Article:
NYPD says it's rolling out recommended changes to disciplinary systemPosted: Updated:
The NYPD says it's making progress in rolling out changes to its internal disciplinary system that were recommended by an independent panel earlier this year.
The department gave a 60-day update Monday on the 13 recommendations made to the NYPD back on Feb. 1 by the panel. Police Commissioner James O'Neill says all 13 recommendations were readily accepted because he says the department is always looking to improve.
Of the 13 suggestions, five short-term recommendations were implemented over the last two months, the NYPD says. Two centered on 50-A, a section of the New York civil rights law that prohibits the NYPD from releasing disciplinary records.
The first recommendation calls for supporting amendments to 50-A to increase transparency and enhance accountability. The NYPD agrees the law must be changed and proposes making public an officer's name, along with the charges, documents and outcomes after a decision has been made in the officer's disciplinary case.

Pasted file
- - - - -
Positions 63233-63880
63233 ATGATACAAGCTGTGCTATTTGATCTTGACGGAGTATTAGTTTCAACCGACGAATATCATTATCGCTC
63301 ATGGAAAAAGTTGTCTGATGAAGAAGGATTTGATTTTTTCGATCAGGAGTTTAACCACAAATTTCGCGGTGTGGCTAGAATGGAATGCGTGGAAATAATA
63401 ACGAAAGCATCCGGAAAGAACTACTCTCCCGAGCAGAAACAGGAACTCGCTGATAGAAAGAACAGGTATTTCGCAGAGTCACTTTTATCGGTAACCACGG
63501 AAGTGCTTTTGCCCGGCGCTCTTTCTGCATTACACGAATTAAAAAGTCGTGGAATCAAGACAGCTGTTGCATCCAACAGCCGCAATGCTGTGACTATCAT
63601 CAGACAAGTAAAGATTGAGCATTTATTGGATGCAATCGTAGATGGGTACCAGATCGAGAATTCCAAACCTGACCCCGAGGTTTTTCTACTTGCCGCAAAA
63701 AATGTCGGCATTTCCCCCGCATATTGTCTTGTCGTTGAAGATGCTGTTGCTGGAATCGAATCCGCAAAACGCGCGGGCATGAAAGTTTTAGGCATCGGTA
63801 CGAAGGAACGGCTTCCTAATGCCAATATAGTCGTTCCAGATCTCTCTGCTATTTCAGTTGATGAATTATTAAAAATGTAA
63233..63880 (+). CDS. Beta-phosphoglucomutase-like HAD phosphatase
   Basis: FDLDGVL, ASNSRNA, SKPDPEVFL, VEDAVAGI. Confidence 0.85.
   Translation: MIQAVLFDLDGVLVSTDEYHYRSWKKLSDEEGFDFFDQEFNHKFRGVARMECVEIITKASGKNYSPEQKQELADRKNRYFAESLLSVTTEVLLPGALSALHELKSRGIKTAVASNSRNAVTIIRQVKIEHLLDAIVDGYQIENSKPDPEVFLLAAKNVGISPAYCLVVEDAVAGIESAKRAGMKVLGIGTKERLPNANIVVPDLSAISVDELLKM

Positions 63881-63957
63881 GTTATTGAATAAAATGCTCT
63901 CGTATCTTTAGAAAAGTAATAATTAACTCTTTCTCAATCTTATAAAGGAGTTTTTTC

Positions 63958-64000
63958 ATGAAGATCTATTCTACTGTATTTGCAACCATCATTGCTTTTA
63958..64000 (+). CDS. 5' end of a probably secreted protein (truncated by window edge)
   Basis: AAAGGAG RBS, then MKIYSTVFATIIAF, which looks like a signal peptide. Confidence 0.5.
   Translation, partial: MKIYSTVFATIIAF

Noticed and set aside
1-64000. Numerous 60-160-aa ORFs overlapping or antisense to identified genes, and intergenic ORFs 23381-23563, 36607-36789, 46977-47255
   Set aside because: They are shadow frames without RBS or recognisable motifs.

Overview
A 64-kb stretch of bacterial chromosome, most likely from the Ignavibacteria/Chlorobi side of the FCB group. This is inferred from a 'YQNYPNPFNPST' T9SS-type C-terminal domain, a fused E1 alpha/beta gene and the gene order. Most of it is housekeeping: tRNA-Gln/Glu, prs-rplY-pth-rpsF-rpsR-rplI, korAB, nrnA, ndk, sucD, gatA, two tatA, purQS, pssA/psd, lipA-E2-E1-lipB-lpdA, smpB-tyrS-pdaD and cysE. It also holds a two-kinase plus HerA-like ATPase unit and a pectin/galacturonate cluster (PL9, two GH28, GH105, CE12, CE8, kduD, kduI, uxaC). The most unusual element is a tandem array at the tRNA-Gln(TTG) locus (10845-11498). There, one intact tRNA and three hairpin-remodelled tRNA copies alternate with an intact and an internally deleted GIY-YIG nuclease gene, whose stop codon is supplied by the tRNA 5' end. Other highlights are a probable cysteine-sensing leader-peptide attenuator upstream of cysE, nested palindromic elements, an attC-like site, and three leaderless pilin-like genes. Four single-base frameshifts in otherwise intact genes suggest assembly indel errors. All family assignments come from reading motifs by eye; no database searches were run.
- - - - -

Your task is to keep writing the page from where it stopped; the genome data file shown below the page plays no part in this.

The second asks the NYPD to guard against unwarranted expansion of the scope of 50-A, a reference in part to body cam footage requests being denied with 50-A used as a basis for those denials. Now, Freedom of Information Law requests can be used to ask for body cam footage.
Commissioner O'Neill says the NYPD continues to make progress in all areas, 60 days out from the panel's report.
"It's vital that we keep making our way forward, while always balancing it with the privacy and the safety of our police officers," the commissioner says. "All of this is an important step toward even greater transparency, and it is a crucial way to continue building trust and strengthening relationships across the city."
There was also an update on the department's discipline procedures for domestic violence. The NYPD says it will now enhance penalties, increase the use of dismissal probations and require mandatory counseling on a case-by-case basis.